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Houston Texans: How the Return of Chris Johnson Will Affect the Texans Defense


There is no running back in the last 20 years who is as prolific as RB Chris Johnson. The Tennessee Titans ensured that Johnson gets paid for his performance with a four year deal worth $53.5 million. While this deal raises the bar for running backs in the NFL, the impact for the AFC South can not go unnoticed.

Johnson has accumulated 4,598 yards in his first three years in the league. Only two other players in NFL history, Earl Campbell and Eric Dickerson, have accomplished more in such a short amount of time.

The Houston Texans, who have already had the weakness of their run defense exposed, might need to rethink how they are going to game-plan for the Titans.

Johnson is a runner who knows how to find the gap and turn on the afterburners in order to scorch defenses. He can also come around the corner and slip past defenders who do not ensure that they wrap him up in the open field. For the Texans this will be an issue.

Houston finished 13th in the league for rushing yards allowed last season with 1,751 yards against them. This preseason they have allowed 476 yards and four TDs. For a team that is looking to re-establish itself in the AFC South something will have to be done to reconcile the run defense.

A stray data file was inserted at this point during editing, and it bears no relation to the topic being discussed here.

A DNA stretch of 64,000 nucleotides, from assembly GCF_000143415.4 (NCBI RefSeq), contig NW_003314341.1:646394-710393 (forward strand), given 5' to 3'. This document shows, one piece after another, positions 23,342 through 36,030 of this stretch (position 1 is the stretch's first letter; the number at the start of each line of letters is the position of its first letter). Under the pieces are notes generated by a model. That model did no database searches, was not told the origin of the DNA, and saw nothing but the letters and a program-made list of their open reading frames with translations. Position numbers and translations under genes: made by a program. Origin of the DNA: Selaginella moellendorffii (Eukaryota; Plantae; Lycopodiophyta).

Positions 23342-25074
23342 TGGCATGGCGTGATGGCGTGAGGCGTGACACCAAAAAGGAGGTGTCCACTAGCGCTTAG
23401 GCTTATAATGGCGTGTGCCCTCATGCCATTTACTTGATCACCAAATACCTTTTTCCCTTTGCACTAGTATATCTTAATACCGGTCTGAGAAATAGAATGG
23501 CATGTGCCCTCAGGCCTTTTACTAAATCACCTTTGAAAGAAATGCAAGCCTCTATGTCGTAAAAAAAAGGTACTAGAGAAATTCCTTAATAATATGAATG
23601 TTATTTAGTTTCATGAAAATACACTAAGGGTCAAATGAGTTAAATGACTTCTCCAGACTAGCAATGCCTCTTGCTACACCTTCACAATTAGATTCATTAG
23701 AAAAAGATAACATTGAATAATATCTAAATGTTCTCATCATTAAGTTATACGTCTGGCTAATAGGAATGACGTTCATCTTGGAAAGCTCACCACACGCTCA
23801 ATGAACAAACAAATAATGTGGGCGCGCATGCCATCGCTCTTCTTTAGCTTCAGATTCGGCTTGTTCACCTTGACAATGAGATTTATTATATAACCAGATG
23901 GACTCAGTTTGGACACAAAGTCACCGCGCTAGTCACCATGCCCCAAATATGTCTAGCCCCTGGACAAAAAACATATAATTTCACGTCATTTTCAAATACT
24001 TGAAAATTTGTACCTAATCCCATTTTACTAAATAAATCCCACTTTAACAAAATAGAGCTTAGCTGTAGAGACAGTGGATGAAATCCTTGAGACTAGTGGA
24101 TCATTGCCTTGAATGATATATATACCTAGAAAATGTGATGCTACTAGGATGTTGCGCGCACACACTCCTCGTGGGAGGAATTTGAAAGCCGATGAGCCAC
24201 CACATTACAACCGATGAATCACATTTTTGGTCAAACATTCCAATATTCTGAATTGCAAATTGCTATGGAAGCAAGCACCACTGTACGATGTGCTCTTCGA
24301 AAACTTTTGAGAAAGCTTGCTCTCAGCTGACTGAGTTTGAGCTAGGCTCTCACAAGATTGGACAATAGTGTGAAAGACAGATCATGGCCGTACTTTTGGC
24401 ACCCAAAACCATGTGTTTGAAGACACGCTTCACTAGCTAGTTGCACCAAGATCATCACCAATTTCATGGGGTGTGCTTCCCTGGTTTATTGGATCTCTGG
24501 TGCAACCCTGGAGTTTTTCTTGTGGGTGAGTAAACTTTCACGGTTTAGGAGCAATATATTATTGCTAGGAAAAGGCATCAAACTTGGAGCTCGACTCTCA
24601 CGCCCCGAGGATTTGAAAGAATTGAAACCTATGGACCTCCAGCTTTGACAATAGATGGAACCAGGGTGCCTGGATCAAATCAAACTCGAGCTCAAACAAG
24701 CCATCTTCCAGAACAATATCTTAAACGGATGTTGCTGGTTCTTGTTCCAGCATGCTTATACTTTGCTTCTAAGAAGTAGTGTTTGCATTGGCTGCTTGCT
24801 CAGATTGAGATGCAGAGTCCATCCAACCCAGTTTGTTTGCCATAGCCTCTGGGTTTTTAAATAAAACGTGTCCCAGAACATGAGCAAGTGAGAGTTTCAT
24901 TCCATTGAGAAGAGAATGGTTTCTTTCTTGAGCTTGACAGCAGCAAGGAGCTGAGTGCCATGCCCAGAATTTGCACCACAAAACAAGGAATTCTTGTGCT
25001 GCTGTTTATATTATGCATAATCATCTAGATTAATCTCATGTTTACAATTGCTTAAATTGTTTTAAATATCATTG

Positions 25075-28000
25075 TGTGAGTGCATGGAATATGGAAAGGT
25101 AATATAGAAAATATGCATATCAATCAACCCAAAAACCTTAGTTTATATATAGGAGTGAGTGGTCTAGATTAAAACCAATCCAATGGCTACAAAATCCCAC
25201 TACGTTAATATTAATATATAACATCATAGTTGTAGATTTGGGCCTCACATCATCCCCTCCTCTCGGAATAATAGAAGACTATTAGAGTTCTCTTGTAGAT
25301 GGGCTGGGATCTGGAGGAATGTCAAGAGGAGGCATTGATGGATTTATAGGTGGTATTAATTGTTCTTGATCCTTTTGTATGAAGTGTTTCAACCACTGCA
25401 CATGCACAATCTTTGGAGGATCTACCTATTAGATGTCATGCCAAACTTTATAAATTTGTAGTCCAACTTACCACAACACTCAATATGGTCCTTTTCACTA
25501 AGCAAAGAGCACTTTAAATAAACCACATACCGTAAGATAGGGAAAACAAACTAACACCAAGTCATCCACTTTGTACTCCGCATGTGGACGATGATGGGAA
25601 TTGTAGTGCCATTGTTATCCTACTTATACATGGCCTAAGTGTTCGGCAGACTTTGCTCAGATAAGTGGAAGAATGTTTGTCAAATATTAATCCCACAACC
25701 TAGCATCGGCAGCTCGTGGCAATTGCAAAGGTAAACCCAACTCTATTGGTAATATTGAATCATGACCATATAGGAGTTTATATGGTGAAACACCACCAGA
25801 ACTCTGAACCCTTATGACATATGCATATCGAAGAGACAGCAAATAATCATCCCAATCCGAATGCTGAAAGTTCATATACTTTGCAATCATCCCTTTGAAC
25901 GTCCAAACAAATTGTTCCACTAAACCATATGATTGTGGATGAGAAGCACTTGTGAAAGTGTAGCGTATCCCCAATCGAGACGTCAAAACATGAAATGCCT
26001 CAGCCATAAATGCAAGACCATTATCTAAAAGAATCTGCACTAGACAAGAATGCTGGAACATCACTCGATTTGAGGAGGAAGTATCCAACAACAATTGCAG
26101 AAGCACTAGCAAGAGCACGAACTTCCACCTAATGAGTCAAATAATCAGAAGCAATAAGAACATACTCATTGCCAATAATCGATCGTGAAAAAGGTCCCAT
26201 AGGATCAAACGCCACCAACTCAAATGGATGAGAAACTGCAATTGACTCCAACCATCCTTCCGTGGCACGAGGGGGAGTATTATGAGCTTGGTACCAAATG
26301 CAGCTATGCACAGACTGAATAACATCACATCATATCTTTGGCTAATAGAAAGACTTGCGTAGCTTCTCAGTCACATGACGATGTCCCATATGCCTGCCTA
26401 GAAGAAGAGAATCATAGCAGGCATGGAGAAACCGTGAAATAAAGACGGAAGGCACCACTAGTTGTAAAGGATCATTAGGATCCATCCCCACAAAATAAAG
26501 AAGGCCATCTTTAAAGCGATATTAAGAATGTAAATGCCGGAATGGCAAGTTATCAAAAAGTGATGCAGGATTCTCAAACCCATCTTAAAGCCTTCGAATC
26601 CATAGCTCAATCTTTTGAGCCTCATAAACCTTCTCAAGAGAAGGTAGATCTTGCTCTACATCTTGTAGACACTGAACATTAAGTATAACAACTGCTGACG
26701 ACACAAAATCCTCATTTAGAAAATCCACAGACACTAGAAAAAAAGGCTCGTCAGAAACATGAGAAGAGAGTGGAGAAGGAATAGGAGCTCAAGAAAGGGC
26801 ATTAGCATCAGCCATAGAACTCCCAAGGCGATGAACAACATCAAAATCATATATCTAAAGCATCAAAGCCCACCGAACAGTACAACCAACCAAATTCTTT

Coach Wade Phillips‘ new 3-4 defense brings OLB Mario Williams off the weak side on almost every down. OLB Connor Barwin, on the strong side, also rushes the passer quite often meaning that ILBs DeMeco Ryans and Brian Cushing have to defend the middle of the field by themselves.

The problem with this is that any runner who makes it through the first wave of defenders only has two guys to worry about. One of the two ILBs will most likely be covering the TE meaning that, in all likelihood, a runner would have to beat only one LB in the secondary. With a runner like Chris Johnson coming at you, this can not be allowed.

Phillips will have to alter his scheme and possibly bring a CB or S in to add pressure on the run game. Otherwise the Texans will have to bring only one OLB on the rush and allow the other LBs to drop back into coverage or fill the gaps in order to stop the run.

Johnson’s return to the Titans is, most likely, not much of a surprise for the teams in AFC South who are used to game planning for him. I do not see any huge changes coming in the Texans’ defense in order to stop Johnson but, then again, we have not seen Johnson play all preseason so it may be too early to predict his effectiveness for this season.